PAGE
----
I sacrifice a lot of time. Most people would hang out and do stuff after work, but as a driver, I go back to the workshop right after practice sessions to check the car and make sure it is fine for the next day.
I have a passion for racing and want to do well in that.
I am also very honored to represent Singapore as a driver. A lot of international drivers do not know where Singapore is.
This gives me an opportunity to show them that although we are from somewhere really small, we have passion and the ability to do well.
It sounds wrong to say this, but you have to remember that passion does not always equate to money. This applies especially for motorsports and even more so in Singapore, as it is a pretty niche area. You should work on building a career first, and then with spare cash, you can go on to enjoying your passion and interests.
In terms of driving in Singapore, you should always do it somewhere safe. Don’t race on the streets; don’t get into trouble with the law. On the streets, you will never know if someone is going to dash out onto the road, or if you are going to get into an accident with another car – those are many unnecessary risks to take.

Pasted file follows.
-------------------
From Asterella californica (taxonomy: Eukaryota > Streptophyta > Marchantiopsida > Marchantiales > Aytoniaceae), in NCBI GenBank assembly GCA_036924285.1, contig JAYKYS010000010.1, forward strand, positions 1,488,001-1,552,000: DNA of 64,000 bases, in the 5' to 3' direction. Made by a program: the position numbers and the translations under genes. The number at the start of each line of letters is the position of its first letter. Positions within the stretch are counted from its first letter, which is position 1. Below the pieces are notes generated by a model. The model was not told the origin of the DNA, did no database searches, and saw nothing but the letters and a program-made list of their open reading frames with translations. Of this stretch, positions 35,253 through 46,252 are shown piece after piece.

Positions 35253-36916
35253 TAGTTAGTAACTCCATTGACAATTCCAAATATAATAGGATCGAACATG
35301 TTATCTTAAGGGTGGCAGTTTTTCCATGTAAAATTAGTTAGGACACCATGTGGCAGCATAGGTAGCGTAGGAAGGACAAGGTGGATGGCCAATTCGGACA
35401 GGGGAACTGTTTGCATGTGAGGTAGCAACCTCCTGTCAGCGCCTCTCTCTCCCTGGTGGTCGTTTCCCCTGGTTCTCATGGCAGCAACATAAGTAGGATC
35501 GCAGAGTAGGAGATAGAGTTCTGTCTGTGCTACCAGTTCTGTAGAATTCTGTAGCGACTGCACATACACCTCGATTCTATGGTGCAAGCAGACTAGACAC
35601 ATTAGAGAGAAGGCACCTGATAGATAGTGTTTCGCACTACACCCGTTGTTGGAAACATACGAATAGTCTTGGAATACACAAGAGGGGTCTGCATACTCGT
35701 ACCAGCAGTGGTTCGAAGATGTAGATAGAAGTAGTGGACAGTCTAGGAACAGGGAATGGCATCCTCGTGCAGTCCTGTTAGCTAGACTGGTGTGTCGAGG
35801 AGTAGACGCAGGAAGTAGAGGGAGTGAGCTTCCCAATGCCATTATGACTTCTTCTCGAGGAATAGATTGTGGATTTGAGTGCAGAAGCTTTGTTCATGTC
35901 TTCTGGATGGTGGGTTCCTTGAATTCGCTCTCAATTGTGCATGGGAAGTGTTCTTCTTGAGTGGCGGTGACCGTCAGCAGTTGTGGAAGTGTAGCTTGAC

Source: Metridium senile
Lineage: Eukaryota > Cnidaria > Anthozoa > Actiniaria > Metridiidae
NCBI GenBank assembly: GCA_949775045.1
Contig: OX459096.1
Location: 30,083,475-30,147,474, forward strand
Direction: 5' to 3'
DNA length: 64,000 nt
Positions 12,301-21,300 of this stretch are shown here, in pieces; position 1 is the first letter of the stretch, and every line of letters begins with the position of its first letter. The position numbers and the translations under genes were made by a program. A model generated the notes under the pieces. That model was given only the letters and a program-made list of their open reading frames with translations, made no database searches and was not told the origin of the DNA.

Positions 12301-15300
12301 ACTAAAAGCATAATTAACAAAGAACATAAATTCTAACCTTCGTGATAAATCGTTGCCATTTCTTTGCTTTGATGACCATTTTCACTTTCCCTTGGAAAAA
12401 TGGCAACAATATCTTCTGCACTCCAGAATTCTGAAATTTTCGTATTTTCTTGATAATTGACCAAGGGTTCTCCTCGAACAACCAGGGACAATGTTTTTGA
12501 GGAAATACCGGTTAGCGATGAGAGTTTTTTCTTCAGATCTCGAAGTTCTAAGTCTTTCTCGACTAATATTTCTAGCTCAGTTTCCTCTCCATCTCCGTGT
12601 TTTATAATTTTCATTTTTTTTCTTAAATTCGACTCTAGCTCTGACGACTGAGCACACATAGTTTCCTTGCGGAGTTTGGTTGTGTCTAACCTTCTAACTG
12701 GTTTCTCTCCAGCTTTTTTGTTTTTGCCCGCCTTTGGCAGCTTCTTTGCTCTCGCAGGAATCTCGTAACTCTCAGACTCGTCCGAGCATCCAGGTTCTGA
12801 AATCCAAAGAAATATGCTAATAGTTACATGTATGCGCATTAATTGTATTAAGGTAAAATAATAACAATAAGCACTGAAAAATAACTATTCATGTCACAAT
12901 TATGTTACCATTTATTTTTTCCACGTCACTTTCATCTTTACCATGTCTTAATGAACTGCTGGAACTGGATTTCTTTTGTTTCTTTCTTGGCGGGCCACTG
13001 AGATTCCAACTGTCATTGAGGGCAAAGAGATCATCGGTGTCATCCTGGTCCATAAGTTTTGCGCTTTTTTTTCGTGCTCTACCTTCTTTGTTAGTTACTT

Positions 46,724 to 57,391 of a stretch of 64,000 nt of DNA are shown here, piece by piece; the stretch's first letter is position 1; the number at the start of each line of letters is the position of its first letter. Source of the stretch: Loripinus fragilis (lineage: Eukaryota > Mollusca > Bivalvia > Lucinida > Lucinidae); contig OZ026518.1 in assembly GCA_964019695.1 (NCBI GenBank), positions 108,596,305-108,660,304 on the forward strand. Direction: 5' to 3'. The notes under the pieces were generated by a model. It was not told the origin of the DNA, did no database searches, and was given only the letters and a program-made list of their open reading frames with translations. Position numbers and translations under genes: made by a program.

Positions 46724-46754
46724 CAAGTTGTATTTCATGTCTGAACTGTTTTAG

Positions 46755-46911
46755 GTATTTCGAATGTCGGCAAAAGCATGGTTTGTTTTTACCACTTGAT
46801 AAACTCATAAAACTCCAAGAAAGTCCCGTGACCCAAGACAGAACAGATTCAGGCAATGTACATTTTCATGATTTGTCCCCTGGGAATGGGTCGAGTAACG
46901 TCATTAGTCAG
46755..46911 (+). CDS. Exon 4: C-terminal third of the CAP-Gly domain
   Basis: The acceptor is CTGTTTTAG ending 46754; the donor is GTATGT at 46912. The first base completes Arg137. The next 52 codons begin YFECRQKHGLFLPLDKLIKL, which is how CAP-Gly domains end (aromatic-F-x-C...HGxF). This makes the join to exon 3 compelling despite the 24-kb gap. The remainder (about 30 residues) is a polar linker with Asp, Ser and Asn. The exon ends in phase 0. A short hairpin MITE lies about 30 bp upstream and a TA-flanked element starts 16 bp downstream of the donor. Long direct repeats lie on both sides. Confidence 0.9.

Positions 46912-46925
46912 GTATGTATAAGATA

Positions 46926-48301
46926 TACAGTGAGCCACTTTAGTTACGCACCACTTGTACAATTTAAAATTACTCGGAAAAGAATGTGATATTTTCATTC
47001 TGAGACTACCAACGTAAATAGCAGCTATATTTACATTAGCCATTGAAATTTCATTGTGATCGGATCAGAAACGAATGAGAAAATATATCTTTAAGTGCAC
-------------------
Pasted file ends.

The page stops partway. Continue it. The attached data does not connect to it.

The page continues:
Educational requirements: None
Qualities needed: Determination to keep learning and improving.
Working hours: No fixed working schedule, and depends on events. Most of the preparation happens 2-3 days before the event, so drivers will spend every hour before that, setting up the car to their preference.
Salary range: Ivan said that most drivers in Singapore are not paid a lot, but their costs of accommodation, logistics, equipment and the car are covered. What they earn goes back into fuelling their hobby of driving. However, drivers from overseas earn more money from sponsorships or test driving jobs. Drivers also get income from prize money which varies according to the competition.
Career prospects/advancements: Test driver, or drivers can start their own garage.
Specialisations: Circuit driving, drift driving, gymkhana (course) driving